The below figure below shows the dihedral and twist response of the composite wingtip for applied loads ranging from 50 g to 400 g. Twist angles from 1.7° to 8.3°, and dihedral angles from 5.1° to 38.2° were achieved with the composite wingtip at the range of applied loads. The results show the feasibility of using a composite wingtip to achieve the desired bending and twist of the wingtip to design wingtip configurations for improved aerodynamic performance.
Bend-twist coupled response of the wingtip (8-ply laminate with 30° fiber orientation) composite layup for discrete applied loads ranging from 50 g to 400 g
The desired gap spacing between the wingtips will be actively achieved by combining smart actuators with a bistable mechanism. The bistable mechanism allows for the efficient use of smart actuators by reducing the power required to change and maintain the spacing between the wingtips. The material properties of the beam and the material composition of the joints at the end (joints 1 and 2) were varied to determine their effects on the bistability of the truss mechanism.
The truss mechanisms were 3D printed from the Stratasys Object materials Shore40, Shore60, and Shore85, obtained by mixing various percentages of Vero White Plus and Tango Black Plus, with a higher numerical identifier representing a less compliant material (i.e. Shore40 is more compliant than Shore60). Each truss mechanism constrained two bistable beam elements supported by rigid Vero White Plus support plates to ensure that all deformation and energy storage occurred in the bistable elements. A universal force testing machine was used to record the force-displacement behavior of all truss material combinations in compression.
Progression of a truss mechanism compressed by the universal testing machine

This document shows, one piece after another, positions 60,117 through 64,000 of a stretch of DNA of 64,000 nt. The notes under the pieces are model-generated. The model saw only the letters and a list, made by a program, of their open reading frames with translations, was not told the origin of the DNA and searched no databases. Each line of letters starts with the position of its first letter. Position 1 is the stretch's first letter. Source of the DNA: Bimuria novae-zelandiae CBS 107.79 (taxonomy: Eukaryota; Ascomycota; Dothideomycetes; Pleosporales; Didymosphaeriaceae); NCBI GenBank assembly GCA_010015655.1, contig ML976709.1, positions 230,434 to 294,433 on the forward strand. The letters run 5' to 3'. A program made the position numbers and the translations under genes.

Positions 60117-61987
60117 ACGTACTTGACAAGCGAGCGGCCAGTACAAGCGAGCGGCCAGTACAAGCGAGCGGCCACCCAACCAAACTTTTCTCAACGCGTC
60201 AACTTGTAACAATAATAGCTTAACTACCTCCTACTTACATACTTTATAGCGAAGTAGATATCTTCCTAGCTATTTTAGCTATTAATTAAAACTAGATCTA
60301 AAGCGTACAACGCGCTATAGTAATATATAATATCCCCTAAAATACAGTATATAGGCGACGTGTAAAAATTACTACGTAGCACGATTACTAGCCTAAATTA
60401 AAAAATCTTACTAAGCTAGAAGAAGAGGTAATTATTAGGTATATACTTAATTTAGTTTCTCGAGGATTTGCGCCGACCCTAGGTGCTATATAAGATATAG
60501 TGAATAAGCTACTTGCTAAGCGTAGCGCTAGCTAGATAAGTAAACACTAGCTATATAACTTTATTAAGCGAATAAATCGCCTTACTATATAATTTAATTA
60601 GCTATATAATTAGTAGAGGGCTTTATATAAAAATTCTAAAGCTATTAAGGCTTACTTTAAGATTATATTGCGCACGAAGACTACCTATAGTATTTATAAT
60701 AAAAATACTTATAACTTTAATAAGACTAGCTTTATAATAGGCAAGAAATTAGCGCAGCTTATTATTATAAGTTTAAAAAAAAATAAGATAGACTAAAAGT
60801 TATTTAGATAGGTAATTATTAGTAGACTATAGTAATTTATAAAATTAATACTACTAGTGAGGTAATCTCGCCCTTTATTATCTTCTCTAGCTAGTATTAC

The results from the compression test showed that as the compliance of the bistable element decreased (from Shore40 to Shore85), the force required to transition the truss mechanism between the first and second stable positions increased along with the strain energy in the mechanism. However, the force required to return to the initial position decreased, making the mechanism less bistable. These results demonstrated that for a given truss geometry, varying the compliance of the bistable element expanded the design space of the mechanism actuation force and bistability. Additionally, for fixed beam compliance, more compliant boundary conditions resulted in a lower actuation force and higher required force to return to the initial configuration. Alternatively, less compliant boundary conditions resulted in higher actuation forces and a truss combination that did not exhibit bistability (the case where both joints were less compliant than the beam element).
Future work includes tailoring the wingtip configurations, bistable mechanism, and composite wingtips to meet the aerodynamic criteria. Actuator selection and wind tunnel testing will be performed to characterize the aerodynamic performance of the adaptive multi-wingtip system in flight-like conditions for symmetric and asymmetric wingtip actuation.